When James learns that an uncle he hasn’t heard from in ages has left him something in his will, he figures that the least he can do is head down to Cornwall for a weekend to honor the old man’s parting wishes. He finds the family home filled with half-remembered guests and unwanted memories, but more troubling is that his uncle has tasked his heirs with uncovering the truth behind a woman’s disappearance twenty years earlier.
Leo doesn’t like any of it. He’s just returned from one of his less pleasant missions and maybe he’s slightly paranoid about James’s safety, but he’s of the opinion that rich people aren’t to be trusted where wills are concerned. So he does what any sensible spy would do and infiltrates the house party.
Together they unravel a mystery that exposes long-standing family secrets and threatens to involve James more than either of them would like.
The Missing Page is the second book to feature country doctor James Sommers and spy Leo Page, whom we first met in Hither, Page, a cosy mystery (sort of – true cosies aren’t supposed to include sex or swearing and there’s a little bit of both here!) set in a sleepy English village a few years after the end of World War II. That book came out in 2019, so we’ve had a bit of a wait for this sequel, but it was worth it; The Missing Page is a charming, clever and none-too serious riff on the classic Country House Mystery in which we learn more about James’ past when he visits the childhood home to which he hasn’t returned in twenty years.
By the time the book begins, Leo has been ‘lodging’ in James’ house in Wychcomb St. Mary for over a year, and they’ve settled into a kind of domesticity neither had ever thought to have, although Leo’s job as a government agent takes him away fairly often. James is eagerly awaiting Leo’s return from his most recent mission – but shortly before he’s due back, James receives a letter advising him of the death of his uncle, Rupert Bellamy, and asking him to be present at the reading of the will at the family home in Cornwall. James spent many summers at Blackthorn as a child following the death of his parents, but was whisked away following a family tragedy in 1927 and was never invited back.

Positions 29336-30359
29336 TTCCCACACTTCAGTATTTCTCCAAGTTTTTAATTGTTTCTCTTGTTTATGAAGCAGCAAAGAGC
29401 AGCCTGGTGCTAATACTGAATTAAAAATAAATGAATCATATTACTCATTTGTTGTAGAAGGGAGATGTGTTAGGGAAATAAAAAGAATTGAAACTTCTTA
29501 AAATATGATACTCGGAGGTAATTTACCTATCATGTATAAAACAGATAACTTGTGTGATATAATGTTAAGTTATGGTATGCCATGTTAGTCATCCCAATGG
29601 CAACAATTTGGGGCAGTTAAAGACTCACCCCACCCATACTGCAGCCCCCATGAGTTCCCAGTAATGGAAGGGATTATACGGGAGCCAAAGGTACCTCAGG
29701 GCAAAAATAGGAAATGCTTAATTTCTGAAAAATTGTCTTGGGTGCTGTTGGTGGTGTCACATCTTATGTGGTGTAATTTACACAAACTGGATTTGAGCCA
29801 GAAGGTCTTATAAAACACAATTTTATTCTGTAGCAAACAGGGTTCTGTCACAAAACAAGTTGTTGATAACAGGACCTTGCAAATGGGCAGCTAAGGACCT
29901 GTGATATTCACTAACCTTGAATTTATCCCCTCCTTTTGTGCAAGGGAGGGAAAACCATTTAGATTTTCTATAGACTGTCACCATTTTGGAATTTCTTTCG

James is greeted by his cousin Martha, who had kept house for their uncle for as long as James can remember, and finds Rupert’s surviving daughter, James’ cousin Camilla, her husband Sir Anthony – a Harley Street doctor – and their daughter Lilah, whom he’s surprised to recognise as a famous actress, already gathered together, as well as a woman he doesn’t know at all, who is introduced as Madame Fournier. The bequests are surprisingly small, until the very end, when the family solicitor reads the final appendix stating that the bulk of the estate will go to whoever can discover what really happened to Rupert’s other daughter Rose on 1st August 1927. Rose is widely believed to have drowned that day, although there were lots of other rumours in circulation – she took her own life, she ran off with the chauffeur or the vicar, she was murdered – among them, but Rose’s body was never found and nothing conclusive was ever discovered.